Callum "Call" Hunt has been recruited to take entrance exams to a secret underground school for mages, "The Magisterium."  The competition is stiff as only a few students are accepted.

Call wants to fail.

Every other student is competing as hard as he or she can to gain acceptance into the school, but Callum's father has warned him his whole life about the dangers at the Magisterium, how the mage instructors or masters use their students in experiments to glean knowledge about magic.  Call's mother was killed during a mage war, and to complicate his life even further, he has a disability with a weak leg because he suffered a horrendous injury as a child.  But in spite of Call's horrible performance during his admissions testing, he's admitted to the Magisterium and placed with the mage who had instructed his father years ago.

I enjoyed this book in spite of the fact that the school is underground in a series of caves. The plot is fast-paced, something readers have come to expect from Cassandra Clare and Holly Black.  I had to pay attention to every word so I wouldn't miss anything important.  Call and his teammates Tamara and Aaron eventually bond and work together to face frightening foes in an unexpected climax.  The three friends' characters are well-developed, and I can't wait to read their next adventure in The Copper Gauntlet.

Fire wants to burn
Water wants to flow.
Air wants to rise.
Earth wants to bind.
Chaos wants to devour.

I took the quiz on the website and the element I'd master at the Iron Trial is earth....not surprising, LOL!

PARENTS:  There are some frightening scenes in these books, so you might want to preview before you allow a younger child read this book.   Its target audience is grades 3 - 7.

The Iron Trail book trailer

Magisterium Series trailer

I love getting in touch with my inner child by reading children's books.  Have you read any children's books lately?  Don't forget this is a link party!

Until next time...

Ricki Jill

Sumi-e: Japanese Art

Tuesday, September 15, 2015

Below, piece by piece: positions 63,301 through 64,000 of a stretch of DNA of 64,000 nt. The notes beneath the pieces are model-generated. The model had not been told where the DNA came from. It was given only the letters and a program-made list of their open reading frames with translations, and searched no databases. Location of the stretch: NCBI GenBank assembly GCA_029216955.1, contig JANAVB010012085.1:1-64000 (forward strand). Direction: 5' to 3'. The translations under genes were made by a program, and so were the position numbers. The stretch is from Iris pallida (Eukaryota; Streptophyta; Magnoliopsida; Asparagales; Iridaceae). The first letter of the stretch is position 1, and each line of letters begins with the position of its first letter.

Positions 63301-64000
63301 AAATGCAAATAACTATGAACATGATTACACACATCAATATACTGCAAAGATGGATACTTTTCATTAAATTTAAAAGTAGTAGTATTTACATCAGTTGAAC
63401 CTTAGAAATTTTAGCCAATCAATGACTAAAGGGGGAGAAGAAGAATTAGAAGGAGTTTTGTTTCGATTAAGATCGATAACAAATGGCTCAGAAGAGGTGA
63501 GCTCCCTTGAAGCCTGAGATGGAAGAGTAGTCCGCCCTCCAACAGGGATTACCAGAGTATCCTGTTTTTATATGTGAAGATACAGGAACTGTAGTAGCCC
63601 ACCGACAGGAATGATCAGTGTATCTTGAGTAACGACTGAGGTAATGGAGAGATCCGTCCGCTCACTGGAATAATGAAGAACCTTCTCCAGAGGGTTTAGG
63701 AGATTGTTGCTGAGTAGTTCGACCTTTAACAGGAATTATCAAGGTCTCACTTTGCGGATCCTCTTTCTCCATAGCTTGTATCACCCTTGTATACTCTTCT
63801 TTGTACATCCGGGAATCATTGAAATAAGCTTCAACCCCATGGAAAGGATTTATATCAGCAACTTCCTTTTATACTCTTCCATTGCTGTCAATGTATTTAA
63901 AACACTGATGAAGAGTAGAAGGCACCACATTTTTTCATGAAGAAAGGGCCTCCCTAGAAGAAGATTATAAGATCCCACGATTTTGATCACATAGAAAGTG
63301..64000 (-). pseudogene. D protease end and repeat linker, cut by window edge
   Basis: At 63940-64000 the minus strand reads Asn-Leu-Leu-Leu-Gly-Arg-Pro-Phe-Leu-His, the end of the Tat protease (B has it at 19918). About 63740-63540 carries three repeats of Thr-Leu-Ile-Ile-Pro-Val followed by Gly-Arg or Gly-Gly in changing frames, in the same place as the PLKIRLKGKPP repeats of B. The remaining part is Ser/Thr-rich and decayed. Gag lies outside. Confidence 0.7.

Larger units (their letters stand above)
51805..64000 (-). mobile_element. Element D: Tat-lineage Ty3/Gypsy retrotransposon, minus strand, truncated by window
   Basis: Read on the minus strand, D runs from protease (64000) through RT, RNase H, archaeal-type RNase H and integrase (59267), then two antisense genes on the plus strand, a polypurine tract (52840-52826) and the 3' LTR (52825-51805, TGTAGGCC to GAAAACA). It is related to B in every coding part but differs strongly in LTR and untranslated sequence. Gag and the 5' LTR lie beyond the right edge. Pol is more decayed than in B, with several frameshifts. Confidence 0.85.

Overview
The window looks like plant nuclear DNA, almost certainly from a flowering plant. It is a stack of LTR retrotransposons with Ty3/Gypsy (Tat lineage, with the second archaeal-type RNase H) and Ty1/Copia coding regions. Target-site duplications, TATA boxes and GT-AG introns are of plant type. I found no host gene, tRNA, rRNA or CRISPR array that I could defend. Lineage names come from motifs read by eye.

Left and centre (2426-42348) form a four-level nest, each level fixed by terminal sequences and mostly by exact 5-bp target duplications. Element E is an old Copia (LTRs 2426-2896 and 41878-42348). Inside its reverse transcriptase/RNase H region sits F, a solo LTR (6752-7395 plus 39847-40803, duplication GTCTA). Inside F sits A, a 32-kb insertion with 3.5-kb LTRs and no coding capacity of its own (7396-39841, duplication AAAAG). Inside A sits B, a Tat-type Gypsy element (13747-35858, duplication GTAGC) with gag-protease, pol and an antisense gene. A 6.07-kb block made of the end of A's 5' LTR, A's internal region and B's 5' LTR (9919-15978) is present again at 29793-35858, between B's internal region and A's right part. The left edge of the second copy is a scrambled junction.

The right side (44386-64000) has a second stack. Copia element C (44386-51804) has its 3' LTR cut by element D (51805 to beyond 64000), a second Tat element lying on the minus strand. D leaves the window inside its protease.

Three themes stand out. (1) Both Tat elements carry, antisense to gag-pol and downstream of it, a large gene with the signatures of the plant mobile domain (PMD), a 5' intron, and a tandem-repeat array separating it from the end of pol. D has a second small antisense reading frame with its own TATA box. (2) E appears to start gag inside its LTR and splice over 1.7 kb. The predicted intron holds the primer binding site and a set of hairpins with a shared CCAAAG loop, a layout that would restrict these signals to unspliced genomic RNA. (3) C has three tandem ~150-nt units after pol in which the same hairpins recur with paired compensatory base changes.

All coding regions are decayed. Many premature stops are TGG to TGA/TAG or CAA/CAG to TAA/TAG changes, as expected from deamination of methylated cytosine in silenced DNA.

Happy Random Tuesday, My Lovelies!  If Japanese Sumi-e Art isn't random enough for you, then I don't know what is!

A couple of weeks go, Shelley and I took a class in Sumi-e.  Sumi-e literally means "the way of the ink," and according to the Sumi-e Society, SUMI-E is the Japanese word for Black Ink Painting. East Asian Painting and writing developed together in ancient China using the same materials —brush and ink on paper. Emphasis is placed on the beauty of each individual stroke of the brush.

Below are the Four Treasures used in Sumi-e:

Fude:  brush  (made from bamboo)

Sumi:  ink (comes in a block form)

Suzumi:  ink stone (Made from slate.  Ink block is rubbed vigorously on stone, and there's water in the bowl part to mix with the ink.)

Washi:  Paper (traditionally mulberry paper is used)

Sumi-e is a very difficult art form to perfect.  The reason it's called "the way of the ink" is because the ink finds a path of its own and it is almost impossible to control it. The ink oftentimes takes a random path.   The artist must build on where the ink leads.

The first subject an artist must master is bamboo.

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My bamboo painting on newsprint

We practiced on newsprint in class before we were allowed to use the mulberry paper.  Newsprint was super easy compared to the traditional paper.  The ink truly had a mind of its own on the mulberry paper!

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Shelley's painting on the traditional mulberry paper.  She used more water than ink.

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My painting on traditional mulberry paper.  I used more ink than Shelley.

We took the class at the Birmingham Museum of Art along with other students and parents in Shelley's homeschool cover school.  Before the class started, a docent took us on a museum tour of art from the Silk Road.  The tour was wonderful, and I fell in love with Korean pottery.

Below is a horse painted with the sumi-e technique.  I would love to take more classes and move beyond bamboo one day!

Until next time…

Ricki Jill